Here are the "while" and "for" loops in Ruby. As you can begin to see, Ruby is much looser in its syntax than the other two languages we're using. Not only are there no semicolons, the curly brackets aren't present either. Also notice how different the "for" loop looks this time around.

// Ruby "while" Loop

x = 25

while x < 50
  puts x
  x+=1 # Increases the variable by one
end

// Ruby "for" Loop

for x in 25..50
  puts x
end

Functions

screenshot

Functions are yet another programming construct created to save you time by avoiding repeating the same code. When you code an application, it will probably perform anywhere from one to thousands of tasks. Each task represents a chunk of commands. When we toss the commands into a function we can simply call that function instead of writing out that full code. In this way a function is a lot like a variable that performs a task or list of tasks.

JavaScript Functions

Let's build a super basic function in JavaScript that takes any number passed to it and squares it. We start here with the word "function" then follow it up with a variable in parentheses. Then inside the function we perform various actions and return a value.

// Creating the Function
function squared(someNumber) {
	return someNumber * someNumber;
}

// Using the Function
console.log(squared(9));

When we use the function, we replace the parenthetical variable with any number we like and the code inside the function will be performed on that value. In the example above, the result returned would be 81.

PHP Functions

By now you're so familiar with the JavaScript to PHP conversion that you should be able to do it all by yourself. Here's the syntax:

// Creating the Function
function squared($someNumber)
{
	return $someNumber * $someNumber;
}

// Using the Function
echo squared(9);

Ruby Methods

Once again, Ruby is quite different. In fact, Ruby actually refers to this particular construct as a method, not a function. However, we can still quickly apply our knowledge of functions to decipher how this works.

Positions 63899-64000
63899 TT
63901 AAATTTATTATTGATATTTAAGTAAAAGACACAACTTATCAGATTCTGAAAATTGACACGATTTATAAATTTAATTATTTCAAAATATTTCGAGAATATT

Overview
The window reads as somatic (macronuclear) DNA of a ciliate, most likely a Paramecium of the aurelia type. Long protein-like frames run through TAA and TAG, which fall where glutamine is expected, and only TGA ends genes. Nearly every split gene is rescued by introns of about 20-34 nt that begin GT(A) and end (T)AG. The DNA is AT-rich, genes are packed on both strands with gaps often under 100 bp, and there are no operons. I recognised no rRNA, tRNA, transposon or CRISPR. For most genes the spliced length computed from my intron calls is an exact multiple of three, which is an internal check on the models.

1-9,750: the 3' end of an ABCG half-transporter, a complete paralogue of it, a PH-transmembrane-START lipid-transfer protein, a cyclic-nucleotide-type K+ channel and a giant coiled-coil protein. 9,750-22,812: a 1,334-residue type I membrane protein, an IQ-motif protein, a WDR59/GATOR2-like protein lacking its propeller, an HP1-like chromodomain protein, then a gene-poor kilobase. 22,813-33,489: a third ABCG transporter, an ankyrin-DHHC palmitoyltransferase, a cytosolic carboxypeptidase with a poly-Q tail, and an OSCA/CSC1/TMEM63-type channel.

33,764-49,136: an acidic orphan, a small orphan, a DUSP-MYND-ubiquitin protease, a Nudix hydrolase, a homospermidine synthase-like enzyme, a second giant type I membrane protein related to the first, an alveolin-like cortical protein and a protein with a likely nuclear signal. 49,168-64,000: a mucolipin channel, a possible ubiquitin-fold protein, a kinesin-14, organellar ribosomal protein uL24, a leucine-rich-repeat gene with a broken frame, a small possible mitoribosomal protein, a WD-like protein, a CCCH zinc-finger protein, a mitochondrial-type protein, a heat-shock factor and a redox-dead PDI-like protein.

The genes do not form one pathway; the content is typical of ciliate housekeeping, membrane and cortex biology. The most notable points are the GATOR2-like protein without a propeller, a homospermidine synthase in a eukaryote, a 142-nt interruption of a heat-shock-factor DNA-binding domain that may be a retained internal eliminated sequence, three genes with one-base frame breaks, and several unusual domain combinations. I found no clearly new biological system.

// Creating the Function
def squared(someNumber)
   return someNumber * someNumber
end

// Using the Function
puts squared(9)

As you can see, the Ruby method is performing the same task as the JavaScript function. It allows you to pass a number into the parameters, after which is squares that number and returns the value.

Easy Right?

By now you should be able to see the importance of understanding the practice of programming independently of any programming language. There is a shared structure and method of programming that you'll find throughout the languages that you learn. Many of the differences are *semantic* and amount to slight syntax differences.

Don't take this to mean that programming and scripting languages are all the same, they're not. They all have a specific purpose that defines how and when you use them. It's a lot like learning Adobe Illustrator and then jumping to InDesign. You're dealing with two different things created for two different purposes, however, there's enough similarity that an expert knowledge of one will help you learn your way around the other.

Conclusion

This discussion was not in any way meant to be exhaustive. You don't now possess a complete fundamental knowledge of programming. Instead, you merely learned about programming in a way that hopefully makes it more approachable. Instead of seeing a mass of completely different languages that you have to learn, you should now see a collection of related practices in which the study of one actually expands your understanding of the others.